NEW YORK (GenomeWeb) – A team of Riken-led researchers has linked loci near three different genes to peripheral artery disease susceptibility.
Through a genome-wide association study drawing on nearly 800 cases and more than 3,000 controls from BioBank Japan as well as further staged analyses, Riken Center for Integrative Medical Sciences' Toshihiro Tanaka and colleagues uncovered loci near IPO5/RAP2A, EDNRA, and HDAC9 that are associated with peripheral artery disease, as they reported today in PLOS One.
"It seems," co-author Kouichi Ozaki from the Laboratory for Cardiovascular Disease at Riken added in a statement, "that people with these three gene polymorphisms are particularly vulnerable to this disease."
Peripheral artery disease is caused by a build up of atherosclerotic plaque in blood vessels, leading to reduced blood flow in the extremities, which causes pain and difficulty walking. It can also lead to cardiovascular and cerebrovascular events, the researchers noted.
To search for loci linked to the disease, Tanaka, Ozaki, and their colleagues performed a genome-wide association study using 785 cases and 3,383 controls that examined almost 432,000 SNPs.
As no SNP reached genome-wide significance at this stage, the researchers focused on the top 500 SNPs linked in their cohort to peripheral artery disease, a number they whittled down to 355 loci after taking linkage disequilibrium into consideration.
They examined these loci in a further 1,229 cases to uncover three linked to peripheral artery disease that were located near the genes IPO5/RAP2A, EDNRA, and HDAC9.
As the top locus they identified was near both IPO5 and RAP2A, the researchers sequenced the region in 48 cases to find 249 SNPs within a 100-kilobase region. They then analyzed 24 tag SNPs in an additional 750 cases and 2,405 controls to find that rs9584669 was the most strongly linked to disease. Six other SNPs in the region were in full linkage disequilibrium with rs9584669.
But none of these SNPs, the researchers said, led to an amino acid change in the resulting protein. Using a reporter gene setup in human aortic smooth muscle cells, they investigated whether any of these SNPs affected the expression of either IPO5 or RAP2A.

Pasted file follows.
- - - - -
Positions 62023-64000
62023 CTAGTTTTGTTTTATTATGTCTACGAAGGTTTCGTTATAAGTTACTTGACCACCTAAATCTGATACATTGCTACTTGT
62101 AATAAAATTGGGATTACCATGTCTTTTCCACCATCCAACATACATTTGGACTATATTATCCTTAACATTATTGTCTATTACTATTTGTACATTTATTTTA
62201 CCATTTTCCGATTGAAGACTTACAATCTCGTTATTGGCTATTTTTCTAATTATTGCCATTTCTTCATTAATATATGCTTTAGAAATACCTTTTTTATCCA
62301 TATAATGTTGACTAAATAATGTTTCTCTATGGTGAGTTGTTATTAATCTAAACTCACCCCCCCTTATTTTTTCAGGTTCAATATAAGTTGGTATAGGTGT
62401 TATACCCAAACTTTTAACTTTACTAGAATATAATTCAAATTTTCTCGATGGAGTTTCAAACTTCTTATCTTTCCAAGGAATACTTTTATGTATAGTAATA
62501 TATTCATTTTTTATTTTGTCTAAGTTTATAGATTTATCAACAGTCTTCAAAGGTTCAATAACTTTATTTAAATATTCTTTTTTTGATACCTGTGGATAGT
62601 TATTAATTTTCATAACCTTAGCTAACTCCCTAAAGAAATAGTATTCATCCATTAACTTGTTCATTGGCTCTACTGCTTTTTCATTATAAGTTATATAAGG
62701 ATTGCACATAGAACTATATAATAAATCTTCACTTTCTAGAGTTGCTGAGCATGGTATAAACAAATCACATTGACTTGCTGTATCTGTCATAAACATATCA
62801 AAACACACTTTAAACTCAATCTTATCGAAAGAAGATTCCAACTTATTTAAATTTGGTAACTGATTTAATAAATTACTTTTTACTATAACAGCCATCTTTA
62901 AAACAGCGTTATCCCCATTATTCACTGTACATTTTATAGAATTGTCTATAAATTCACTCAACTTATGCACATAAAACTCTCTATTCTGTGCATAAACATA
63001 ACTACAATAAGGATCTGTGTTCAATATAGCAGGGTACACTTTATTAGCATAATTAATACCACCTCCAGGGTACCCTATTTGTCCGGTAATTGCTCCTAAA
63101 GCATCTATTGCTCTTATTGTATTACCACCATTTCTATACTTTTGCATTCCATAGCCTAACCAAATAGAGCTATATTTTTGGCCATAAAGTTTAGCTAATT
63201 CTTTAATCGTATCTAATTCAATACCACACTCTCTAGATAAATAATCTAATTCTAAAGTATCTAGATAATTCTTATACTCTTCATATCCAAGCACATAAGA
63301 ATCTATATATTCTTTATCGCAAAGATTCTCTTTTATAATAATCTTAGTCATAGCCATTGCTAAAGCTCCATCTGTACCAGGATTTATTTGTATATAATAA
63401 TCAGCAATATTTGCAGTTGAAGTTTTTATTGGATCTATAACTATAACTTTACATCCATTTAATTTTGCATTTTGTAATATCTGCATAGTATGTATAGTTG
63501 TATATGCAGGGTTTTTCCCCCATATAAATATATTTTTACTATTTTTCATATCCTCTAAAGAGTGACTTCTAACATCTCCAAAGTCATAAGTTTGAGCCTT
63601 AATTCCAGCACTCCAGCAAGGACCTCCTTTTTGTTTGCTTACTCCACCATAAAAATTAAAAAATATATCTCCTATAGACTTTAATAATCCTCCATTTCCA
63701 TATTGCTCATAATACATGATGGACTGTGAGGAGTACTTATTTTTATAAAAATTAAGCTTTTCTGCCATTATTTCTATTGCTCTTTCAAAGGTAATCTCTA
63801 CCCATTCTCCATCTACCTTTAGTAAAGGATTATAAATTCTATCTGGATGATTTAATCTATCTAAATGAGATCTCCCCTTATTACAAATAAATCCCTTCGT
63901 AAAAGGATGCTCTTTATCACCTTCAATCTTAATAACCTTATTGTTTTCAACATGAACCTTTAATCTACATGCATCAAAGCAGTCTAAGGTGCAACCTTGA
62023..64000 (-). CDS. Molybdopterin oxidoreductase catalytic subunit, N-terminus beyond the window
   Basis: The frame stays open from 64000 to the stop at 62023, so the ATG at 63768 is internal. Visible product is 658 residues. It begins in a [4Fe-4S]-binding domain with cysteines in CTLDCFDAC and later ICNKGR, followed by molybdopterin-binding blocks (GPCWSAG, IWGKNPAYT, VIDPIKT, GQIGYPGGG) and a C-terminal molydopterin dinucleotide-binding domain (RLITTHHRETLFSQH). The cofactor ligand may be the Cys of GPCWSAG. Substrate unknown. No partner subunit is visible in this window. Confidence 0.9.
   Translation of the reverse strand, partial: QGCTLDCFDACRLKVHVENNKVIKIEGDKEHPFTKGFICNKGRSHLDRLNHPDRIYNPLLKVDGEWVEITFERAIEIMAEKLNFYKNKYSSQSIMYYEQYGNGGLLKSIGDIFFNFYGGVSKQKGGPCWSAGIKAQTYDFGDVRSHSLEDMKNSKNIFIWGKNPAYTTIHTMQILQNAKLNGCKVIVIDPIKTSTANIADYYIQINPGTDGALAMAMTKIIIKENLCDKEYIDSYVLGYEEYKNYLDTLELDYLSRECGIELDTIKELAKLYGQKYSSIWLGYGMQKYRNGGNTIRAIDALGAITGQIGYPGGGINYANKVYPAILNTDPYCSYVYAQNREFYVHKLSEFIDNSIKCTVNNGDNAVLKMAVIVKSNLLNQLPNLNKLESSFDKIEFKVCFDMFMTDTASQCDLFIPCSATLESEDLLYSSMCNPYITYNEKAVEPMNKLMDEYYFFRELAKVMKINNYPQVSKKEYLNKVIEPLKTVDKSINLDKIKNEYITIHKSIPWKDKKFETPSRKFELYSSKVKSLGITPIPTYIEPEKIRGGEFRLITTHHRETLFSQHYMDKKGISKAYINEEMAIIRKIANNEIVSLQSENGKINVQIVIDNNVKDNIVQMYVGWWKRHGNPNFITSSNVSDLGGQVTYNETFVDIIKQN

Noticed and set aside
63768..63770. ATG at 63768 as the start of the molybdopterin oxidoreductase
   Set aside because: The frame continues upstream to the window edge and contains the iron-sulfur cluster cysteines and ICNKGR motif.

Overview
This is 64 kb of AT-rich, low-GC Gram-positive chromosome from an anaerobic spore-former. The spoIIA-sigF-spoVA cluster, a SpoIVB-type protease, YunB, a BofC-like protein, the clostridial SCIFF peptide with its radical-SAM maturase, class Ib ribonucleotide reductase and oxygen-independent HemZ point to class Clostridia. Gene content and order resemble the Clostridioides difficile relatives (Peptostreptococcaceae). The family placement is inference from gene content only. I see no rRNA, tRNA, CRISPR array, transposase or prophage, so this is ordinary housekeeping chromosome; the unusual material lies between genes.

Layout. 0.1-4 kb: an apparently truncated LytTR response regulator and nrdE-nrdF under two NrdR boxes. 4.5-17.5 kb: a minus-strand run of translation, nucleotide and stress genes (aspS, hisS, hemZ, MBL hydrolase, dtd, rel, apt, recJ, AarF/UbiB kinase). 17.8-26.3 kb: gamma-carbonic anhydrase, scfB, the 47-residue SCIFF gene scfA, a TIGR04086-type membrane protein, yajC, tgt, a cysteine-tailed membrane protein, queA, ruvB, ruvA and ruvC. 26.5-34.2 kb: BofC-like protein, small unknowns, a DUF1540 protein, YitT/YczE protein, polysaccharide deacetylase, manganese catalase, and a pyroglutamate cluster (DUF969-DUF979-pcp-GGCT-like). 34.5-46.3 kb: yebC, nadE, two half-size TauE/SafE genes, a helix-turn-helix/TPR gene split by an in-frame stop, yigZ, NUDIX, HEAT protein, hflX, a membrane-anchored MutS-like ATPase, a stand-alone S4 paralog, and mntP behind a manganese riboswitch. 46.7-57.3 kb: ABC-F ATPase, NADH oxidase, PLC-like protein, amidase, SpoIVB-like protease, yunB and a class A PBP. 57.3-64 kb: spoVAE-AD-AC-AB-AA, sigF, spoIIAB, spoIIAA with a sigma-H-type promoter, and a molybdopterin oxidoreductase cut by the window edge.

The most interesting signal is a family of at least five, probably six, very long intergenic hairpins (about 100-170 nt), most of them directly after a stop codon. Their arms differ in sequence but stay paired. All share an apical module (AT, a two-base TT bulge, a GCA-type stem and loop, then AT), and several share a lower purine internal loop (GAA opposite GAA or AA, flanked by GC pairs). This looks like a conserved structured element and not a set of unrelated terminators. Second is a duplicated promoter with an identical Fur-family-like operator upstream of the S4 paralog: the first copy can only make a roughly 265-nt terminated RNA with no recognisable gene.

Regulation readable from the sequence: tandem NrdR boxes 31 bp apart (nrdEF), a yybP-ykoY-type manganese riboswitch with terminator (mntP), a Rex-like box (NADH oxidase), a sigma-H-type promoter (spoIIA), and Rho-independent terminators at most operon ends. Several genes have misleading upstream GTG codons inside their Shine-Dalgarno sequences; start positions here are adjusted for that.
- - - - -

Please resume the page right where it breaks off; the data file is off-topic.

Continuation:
Clones containing rs9584669, they reported, had a 1.5-times greater transcription activity in the IPO5 promoter construct, suggesting to the researchers that the rs9584669 SNP locus physically interacts with the IPO5 promoter region, likely in a long-range looping manner. No other IPO5 promoter construct or any of the RAP2A promoter constructs led to any expression changes, they noted.
IPO5, they added, is a member of the importin beta family, and it helps promote the excretion of apolipoprotein A-1, which is a key part of HDL particles. Apolipoprotein A-1 also controls the offloading of cholesterol esters to the liver and to LDL. This, the researchers said, helps HDL reduce the accumulation of plaque within blood vessels — the buildup of which is a key component of peripheral artery disease development.
Meanwhile, another SNP the Riken team uncovered was traced to the 5' flanking region of the endothelian receptor type A gene, EDNRA, which encodes a receptor for endothelin-1.
Endothelin-1, the researchers noted, has a role in vasoconstriction and has pro-inflammatory effects. It also mediates the activation of vascular smooth muscle cells, has increased expression in human atherosclerotic lesions, and induces the release of inflammatory cytokines. This indicated to the researchers that endothelin-1 could contribute to the chronic inflammation associated with atherosclerosis.
At the same time, they said that the signaling of a receptor for endothelin-1, EDNRA, mediates the activation and proliferation of vascular smooth muscle cells. They added that its inhibitors prevent endothelial dysfunction, structural vascular changes in atherosclerosis, and averts cholesterol-induced atherosclerosis.
Together, this suggests that the endothelin-1-EDNRA cascade has a key role in the development and progression of peripheral artery disease, they said.
Finally, the third SNP the researchers uncovered was located near HDAC9, which encodes a histone deacetylase, which modulates transcription events and plays an important role in transcriptional regulation and cell cycle progression.
In particular, HDAC9 is involved in tissue remodeling through the stress-response pathway. An HDAC9 variant, they added, has been linked previously to large vessel ischemic strike, carotid atherosclerosis, and coronary artery disease, suggesting that HDAC9 could also be involved in the pathogenesis and progression of peripheral artery disease.
"What is important," Ozaki added, "is that although this study does help to identify people who might be at risk for PAD, the findings could also be used to elucidate the mechanism through which PAD arises, and hence could help to identify therapeutic targets for future treatments."
He noted that the study was performed in a Japanese population and that other populations might show different patterns.